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Norway oil fund's coal exposure bigger than claimed: environment groups
[OSLO] Norway's US$860 billion sovereign wealth fund, the world's biggest, has more exposure to coal than it said earlier and should sell out, three environmental groups said, potentially re-igniting calls for the fund to revamp its portfolio.
The fund had investments worth 82 billion crowns at the start of the year in companies that are either major producers or consumers of coal, and the investment rose in 2013, contrary to the fund's claims that coal exposure was falling, Germany's Urgewald, Greenpeace and Norway's Framtiden said on Tuesday.
Norway's opposition Labour party last year proposed banning the fund from investing in coal and was close to winning a majority. It backed off when the government agreed to appoint experts to review the fund's investments.
The fund said only 2.6 billion crowns (US$380 million) were in coal assets at the start of 2014.
The environmental groups argued that the fund excludes companies like iron ore-focused BHP Billiton , also one of the world's biggest coal producers, or Brazil's Vale , which is making major coal investments.
The fund also classified Germany's RWE as a utility even though it is a major coal producer and consumer, the groups said in a report. "From a climate perspective, we felt it was necessary to not just use a business percentage as a cut-off point, but to also use absolute volumes," Urgewald biologist Heffa Schuecking told Reuters. "Any company that mines so much coal that it would generate more CO2 emissions than all of Norway if burned, should be considered part of the coal sector." The fund said besides 2.6 billion invested in coal miners, it held 36.6 billion crowns in general mining groups and 77.3 billion crowns in utilities. "It is complex to define the coal exposure because many companies, to different extents, are exposed towards the coal sector," the fund said in a statement.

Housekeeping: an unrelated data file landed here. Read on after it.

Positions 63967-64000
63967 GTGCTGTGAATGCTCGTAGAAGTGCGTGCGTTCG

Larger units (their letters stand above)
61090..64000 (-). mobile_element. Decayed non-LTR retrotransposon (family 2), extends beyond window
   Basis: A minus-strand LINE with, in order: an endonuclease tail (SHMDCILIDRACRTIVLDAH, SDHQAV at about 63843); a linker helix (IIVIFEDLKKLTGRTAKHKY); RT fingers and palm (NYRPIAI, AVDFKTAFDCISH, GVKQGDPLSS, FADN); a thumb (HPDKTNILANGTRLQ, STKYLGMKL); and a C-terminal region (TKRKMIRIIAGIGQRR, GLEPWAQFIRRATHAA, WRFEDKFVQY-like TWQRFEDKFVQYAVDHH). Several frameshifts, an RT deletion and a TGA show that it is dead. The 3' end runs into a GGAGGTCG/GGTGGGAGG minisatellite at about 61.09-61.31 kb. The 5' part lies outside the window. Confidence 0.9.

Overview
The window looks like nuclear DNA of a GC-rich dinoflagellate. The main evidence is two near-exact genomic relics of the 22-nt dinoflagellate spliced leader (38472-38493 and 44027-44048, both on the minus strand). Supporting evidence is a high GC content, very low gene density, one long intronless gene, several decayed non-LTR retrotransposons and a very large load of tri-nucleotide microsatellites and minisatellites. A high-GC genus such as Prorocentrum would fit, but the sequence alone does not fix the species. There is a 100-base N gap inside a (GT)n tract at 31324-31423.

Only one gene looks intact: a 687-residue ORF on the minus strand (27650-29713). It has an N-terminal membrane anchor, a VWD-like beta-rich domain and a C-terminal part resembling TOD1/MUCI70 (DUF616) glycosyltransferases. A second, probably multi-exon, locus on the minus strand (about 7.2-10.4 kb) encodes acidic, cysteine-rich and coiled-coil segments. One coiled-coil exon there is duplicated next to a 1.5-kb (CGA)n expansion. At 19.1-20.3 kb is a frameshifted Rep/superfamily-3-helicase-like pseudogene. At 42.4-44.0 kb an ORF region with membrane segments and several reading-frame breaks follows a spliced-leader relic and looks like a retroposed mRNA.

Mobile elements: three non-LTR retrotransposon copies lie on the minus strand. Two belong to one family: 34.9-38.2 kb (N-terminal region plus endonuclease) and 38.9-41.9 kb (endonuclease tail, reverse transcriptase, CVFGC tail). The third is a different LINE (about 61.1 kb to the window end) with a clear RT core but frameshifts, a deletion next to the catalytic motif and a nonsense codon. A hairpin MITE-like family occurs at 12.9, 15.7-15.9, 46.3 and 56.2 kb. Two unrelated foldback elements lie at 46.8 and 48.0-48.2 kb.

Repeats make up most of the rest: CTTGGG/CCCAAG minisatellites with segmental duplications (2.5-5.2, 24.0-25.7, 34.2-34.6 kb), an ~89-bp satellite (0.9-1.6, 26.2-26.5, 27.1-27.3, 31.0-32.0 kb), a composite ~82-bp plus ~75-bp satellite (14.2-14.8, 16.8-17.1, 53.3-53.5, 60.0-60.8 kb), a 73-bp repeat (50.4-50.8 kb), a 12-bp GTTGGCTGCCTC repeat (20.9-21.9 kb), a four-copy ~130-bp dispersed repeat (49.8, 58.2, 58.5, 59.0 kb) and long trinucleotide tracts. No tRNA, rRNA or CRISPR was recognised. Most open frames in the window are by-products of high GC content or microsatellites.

Norwegian pension fund KLP, which manages around US$70 billion, said last week it would sell about 500 million crowns of coal assets, quitting firms that derive at least 50 per cent of their revenues from coal-based activity.
The Labour Party, which tops opinion polls, favours a narrower definition of coal companies than the environmental groups. "We want the fund to pull out of pure coal companies," said Harald Jacobsen, a political advisor to Labour Party. "There is a question about where the limit lies."